The Largest Anging/Fishing site in Africa
From: kingfisher <email@example.com>
Date: Tue, 2 Oct 2007 08:20:42 +0300
To: Adrian <firstname.lastname@example.org>
Subject: Kingfisher Fishing Report for Week ending Sunday 30.09.07
Kingfisher Fishing Report for Week ending Sunday 30th September 2007
Weather Not very nice weather this week, with strong winds, rough seas and some short showers. Full moon was on the 26th and could well be responsible for the unusual weather we are experiencing at this time. Then on Friday it really rained and I recorded 5 inches of rain for the day - a real soaking. I hear also that some incoming aircraft had to divert or return to Nairobi. Saturday was much better, still windy, but the sun did appear for short periods, and no rain. Very high tides Friday - Sunday, with a big swell.
Fishing Reports reaching me tell of a very big Black Marlin caught in the nets this last week off Ngomeni. Apparently, after having been cut up, the pieces weighed 600 kgs plus - truly a very big fish.At this time of year the nets are never set very far out due to the weather and I suspect the nets were set no more than a mile or so from the headland. I have in the past seen these big fish close inshore, infact have hooked up with a few, but never with much success except once when we got one of 375 kilos, caught by a very strong German fellow named Fred Guttes. He made the 130 lb rod bend like a bow until I thought everything would break. But it all held together and he had the fish to the boat one and a half hours later. On another occasion we got the fish to the boat in 3 hours and the hook dropped out. Both these fish were hooked up just off Mambrui, so if one is prepared to spend the time looking for this big fish you could just get lucky.
The fishing last week was mainly sailfish, yellowfin tuna, dorado and the odd kingfish, wahoo, barracuda and baitfish. SnowGoose seems to be raising more fish than the other boats. She had 6 sail on Monday, Neptune 2 sail, a yellowfin and a very nice wahoo of 32.5 kgs. Tuesday, Neptune got 24 yellowfin, and a kingfish. No sail caught today. Wednesday, strong winds and rough seas. All boats returned early. SnowGoose 4 sail, Eclare 1 sail, Neptune, some yellowfin and a couple of wahoo. No fishing Thursday . Friday rained all day. Eclare 1 sail, SnowGoose 7 sail. Malachite was also out fishing with Graham Heaton, out all day in the pouring rain is a wet and cold business on this boat. They stuck it out though and had a Marlin on jumping for a whilde before they lost it. Nothing much else was caught - except baitfish - to reward their efforts on this day. Saturday no fishing, and Sunday only Neptune was out. Weather was not too bad, only a really big swell all day, and quite choppy seas, 4 sail, 3 yellowfin, 2 barracuda was the total for the day.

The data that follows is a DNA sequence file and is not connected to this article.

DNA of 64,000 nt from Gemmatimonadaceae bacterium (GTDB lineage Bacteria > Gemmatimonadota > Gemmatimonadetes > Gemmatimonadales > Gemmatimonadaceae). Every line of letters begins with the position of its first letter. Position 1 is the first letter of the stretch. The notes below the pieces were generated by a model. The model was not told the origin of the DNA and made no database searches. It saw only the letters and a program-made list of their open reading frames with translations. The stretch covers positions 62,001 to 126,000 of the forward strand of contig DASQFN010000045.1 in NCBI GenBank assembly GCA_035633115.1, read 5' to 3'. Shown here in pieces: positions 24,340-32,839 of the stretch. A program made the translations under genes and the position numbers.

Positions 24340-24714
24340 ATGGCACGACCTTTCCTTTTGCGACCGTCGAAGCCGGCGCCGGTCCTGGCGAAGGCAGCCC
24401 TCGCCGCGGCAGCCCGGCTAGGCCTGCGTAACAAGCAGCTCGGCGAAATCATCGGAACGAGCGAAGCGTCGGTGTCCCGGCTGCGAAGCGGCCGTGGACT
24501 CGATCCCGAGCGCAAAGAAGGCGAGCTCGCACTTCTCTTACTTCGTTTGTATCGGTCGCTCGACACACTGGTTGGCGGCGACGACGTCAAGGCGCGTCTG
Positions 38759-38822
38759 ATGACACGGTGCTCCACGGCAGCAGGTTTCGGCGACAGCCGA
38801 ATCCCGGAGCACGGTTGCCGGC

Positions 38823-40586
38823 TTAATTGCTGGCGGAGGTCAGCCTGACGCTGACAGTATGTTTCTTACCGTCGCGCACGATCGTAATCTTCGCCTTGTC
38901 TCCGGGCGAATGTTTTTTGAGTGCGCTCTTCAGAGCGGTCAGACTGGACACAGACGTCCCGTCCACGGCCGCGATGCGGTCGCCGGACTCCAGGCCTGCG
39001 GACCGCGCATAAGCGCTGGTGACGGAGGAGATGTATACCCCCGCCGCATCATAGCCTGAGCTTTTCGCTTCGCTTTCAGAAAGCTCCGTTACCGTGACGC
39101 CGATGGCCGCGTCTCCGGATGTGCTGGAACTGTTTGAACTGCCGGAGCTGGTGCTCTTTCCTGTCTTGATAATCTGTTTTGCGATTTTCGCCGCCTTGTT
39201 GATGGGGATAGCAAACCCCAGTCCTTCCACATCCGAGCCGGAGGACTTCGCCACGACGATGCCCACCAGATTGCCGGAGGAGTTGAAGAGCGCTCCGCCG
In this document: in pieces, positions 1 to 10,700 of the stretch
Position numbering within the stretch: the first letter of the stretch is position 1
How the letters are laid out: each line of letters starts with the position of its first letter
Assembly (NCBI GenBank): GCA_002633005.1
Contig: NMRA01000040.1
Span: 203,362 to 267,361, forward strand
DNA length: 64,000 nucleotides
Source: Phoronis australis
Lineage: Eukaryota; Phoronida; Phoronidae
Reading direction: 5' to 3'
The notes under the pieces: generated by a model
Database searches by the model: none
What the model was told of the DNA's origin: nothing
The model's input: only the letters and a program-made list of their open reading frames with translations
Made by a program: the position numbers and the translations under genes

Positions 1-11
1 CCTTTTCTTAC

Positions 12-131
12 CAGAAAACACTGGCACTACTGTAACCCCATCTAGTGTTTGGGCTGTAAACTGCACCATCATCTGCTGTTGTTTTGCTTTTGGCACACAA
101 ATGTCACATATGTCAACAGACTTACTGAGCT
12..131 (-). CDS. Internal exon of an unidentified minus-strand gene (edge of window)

The road from Malindi to Mombasa is much improved, You can maintain a reasonable speed now, except for a few short stretches which still need to be fixed and Malindi/Gede which is a horror scene. This stretch of road has not been touched yet, so is full of holes large and small and your journey to and from Mombasa therefore takes about 10 - 15 mins longer. The road is of course still quite rough and now needs to be recarpeted. We will look forward to that.
Elections here in Kenya seem to be quite close now - before the end of the year I am told. Kenya politics appear very complicated to somebody like myself, but one thing is quite clear. Voters todate have always voted along ethnic and individual lines. Hopefully this time voters will concentrate more on the policies put forward by the various parties and ignore unqualified individual aspirations to power. Perhaps I am being a little too optimistic.
House prices in the U.K are unreal. The ordinary working, tax paying family has no hope of buying a decent house, unless they go into debt, probably for the rest of their working lives and end up paying double what they would have done had they had the ready money. Most of the good properties are being bought up by foreigners. Something wrong somewhere. Now it appears that prices are rising dramatically for sea front proberty in the Lamu and Watamu areas, and to a certain extent in Malindi as well, and the only people with sufficient cash are foreigners, mainly Italian money as far as Malindi is concerned. What the end result of all this will be, I really do not know, but certainly a big proportion of Malindi is now Italian owned. HP